9. Hurting someone’s feelings with the truth. A few years ago a friend of mine was giving a series of seminars and he invited me to attend. After he was done speaking at the first one, I came up and told him everything I liked about his presentation. He was appreciative but then asked me to tell him what I didn’t like about it. There were some things I thought he could do better—move out from behind the podium, tell stories, engage with the audience more—but I didn’t want to hurt his feelings. So, I stayed quiet and let him keep making the same mistakes.
Finally, at the end of his third seminar, I mentioned the things I though he could improve. He did not take it well. He argued every point with me and tried to justify why he didn’t need to take my advice. I felt guilty about it afterwards and resolved to keep my mouth shut in the future. But then, at his fourth seminar, I saw him walk out from behind the podium, tell stories, and engage with the audience. No one appreciates unsolicited advice. It doesn’t matter if you’re being constructive, if someone doesn’t ask for your criticism, don’t criticize. But, if they do ask you, let it rip and don’t feel bad about it.
10. Finding someone else really annoying for no reason at all. There was this kid on my wrestling team in college who I just couldn’t stand. I don’t know what it was, but he just rubbed me the wrong way. I didn’t hate him or anything. I just didn’t like him that much. I had a similar experience with someone I worked with in graduate school. I felt really guilty about not liking these people. I beat myself up for being judgmental, not accepting, shallow—whatever. The twisted thing is that I started to resent these people because I felt guilty about not liking them.
There’s always going to be someone who rubs you the wrong way for no reason at all. Don’t fight it and don’t feel guilty about it. Accept that you’re not going to connect with everyone. Be polite. Be cordial. But don’t be fake and don’t try to force a relationship. Most importantly, don’t resent the other person because you feel this way. Just let things be.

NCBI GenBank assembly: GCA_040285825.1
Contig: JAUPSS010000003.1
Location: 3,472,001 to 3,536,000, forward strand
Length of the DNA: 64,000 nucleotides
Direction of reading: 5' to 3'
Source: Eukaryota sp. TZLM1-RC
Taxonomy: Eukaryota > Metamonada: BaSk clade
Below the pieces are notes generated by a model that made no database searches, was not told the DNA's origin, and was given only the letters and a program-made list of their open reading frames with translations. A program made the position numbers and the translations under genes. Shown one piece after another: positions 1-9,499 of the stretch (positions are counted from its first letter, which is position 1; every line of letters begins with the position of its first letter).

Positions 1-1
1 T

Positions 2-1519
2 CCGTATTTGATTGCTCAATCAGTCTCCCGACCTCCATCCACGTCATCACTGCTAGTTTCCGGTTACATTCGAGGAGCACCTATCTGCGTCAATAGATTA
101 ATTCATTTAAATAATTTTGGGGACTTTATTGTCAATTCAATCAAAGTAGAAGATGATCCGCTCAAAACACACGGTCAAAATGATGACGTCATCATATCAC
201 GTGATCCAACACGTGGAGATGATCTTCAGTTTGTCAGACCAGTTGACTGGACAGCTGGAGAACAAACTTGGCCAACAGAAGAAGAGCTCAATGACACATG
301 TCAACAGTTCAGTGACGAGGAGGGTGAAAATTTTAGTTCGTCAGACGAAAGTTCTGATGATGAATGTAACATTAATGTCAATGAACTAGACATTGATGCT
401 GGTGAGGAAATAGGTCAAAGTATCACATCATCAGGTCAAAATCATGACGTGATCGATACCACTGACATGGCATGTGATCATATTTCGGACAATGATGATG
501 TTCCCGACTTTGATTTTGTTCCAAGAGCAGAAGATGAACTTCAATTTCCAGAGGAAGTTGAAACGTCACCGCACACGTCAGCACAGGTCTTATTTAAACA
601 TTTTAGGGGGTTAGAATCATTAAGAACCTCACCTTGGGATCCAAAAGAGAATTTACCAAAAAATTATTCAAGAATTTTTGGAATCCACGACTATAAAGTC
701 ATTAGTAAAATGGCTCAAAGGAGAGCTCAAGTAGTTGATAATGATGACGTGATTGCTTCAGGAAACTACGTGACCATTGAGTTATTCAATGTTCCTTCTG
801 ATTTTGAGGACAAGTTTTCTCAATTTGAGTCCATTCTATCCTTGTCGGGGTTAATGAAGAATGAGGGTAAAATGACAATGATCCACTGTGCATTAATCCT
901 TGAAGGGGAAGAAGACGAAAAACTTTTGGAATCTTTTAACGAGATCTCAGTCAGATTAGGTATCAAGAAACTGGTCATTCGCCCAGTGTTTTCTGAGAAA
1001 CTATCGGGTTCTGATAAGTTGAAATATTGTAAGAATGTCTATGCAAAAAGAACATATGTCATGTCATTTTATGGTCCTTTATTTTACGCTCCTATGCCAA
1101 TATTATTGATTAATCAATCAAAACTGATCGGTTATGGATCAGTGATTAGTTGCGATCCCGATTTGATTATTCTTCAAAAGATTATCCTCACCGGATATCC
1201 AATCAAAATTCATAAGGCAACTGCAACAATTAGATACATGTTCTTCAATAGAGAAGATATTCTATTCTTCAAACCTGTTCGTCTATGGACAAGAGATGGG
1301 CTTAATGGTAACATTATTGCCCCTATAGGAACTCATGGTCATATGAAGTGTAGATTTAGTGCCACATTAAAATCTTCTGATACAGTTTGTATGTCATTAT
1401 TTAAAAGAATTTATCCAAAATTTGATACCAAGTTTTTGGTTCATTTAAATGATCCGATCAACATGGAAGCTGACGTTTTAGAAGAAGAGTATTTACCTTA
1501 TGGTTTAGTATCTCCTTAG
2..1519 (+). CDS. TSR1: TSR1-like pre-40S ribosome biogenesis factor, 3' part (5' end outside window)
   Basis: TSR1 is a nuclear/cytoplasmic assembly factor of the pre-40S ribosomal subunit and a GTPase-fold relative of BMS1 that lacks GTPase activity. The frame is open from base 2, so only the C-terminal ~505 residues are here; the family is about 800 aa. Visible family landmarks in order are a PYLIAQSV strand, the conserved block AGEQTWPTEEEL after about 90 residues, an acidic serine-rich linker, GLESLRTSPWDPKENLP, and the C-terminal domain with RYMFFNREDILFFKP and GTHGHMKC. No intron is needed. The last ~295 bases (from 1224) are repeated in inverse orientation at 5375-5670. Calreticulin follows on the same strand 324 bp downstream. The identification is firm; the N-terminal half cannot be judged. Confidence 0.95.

11. Feeling distracted and bored at work. I was really bored during my last year of graduate school. I had published two papers, lined up a job in industry, and was ready to transition out. But my advisor wasn’t ready to let me leave. He wanted to squeeze one more year of work out of me. When I asked him why he wouldn’t let me leave, he told me I wasn’t ready and I needed to stay and sacrifice some more. So, I stayed. I did experiments, read papers, and went through the motions of being a graduate student. But my heart wasn’t in it anymore. I had moved on mentally. I remember feeling completely empty and apathetic every time I showed up to the lab in morning. I’d sit down and get on the Internet, looking for anything to distract me. I felt guilty about being bored and distracted but was too de-energized to do anything bout it.
Feeling bored and distracted is not a bad thing. Usually it’s just a sign that you need to move onto something new. You’re bored because your mind has expanded and is no longer fully occupied by the things you’ve been doing. Or, it’s a sign you need to take a break after an intense learning period because your mind needs to consolidate everything. Either way, you shouldn’t beat yourself up. And you shouldn’t just keep doing what you’re doing simply because someone asks you to make a sacrifice.
12. Making something happen for yourself. I got sick of feeling bored and guilty at the end of graduate school and decided to start some projects of my own. I started this blog and I started creating a business plan for my first online product. I told some of the other students and professors what I was doing and they said it was a waste of time. They also said I shouldn’t have time to work on my own projects. “Maybe they were right” I thought. But I kept working on my own projects anyway.
The best thing you can do for your life is make something happen for yourself. This is always true. Whether you want to be a successful entrepreneur, artist, author, or inventor, the act of creating value will add value back into your life. When you take initiative, you become a better person. You also make the world a better place. Your self-directed action inspires other people to take self-directed action.
Sure, some people will come against you. Some people will try to make you feel small or stupid or guilty for it. But these people never last. The key is keep pushing forward and refusing to feel guilty. Never feel bad about making something happen for yourself. Take action, without fear, and don’t feel bad for it.
Which of the above examples have you felt guilty about in the past?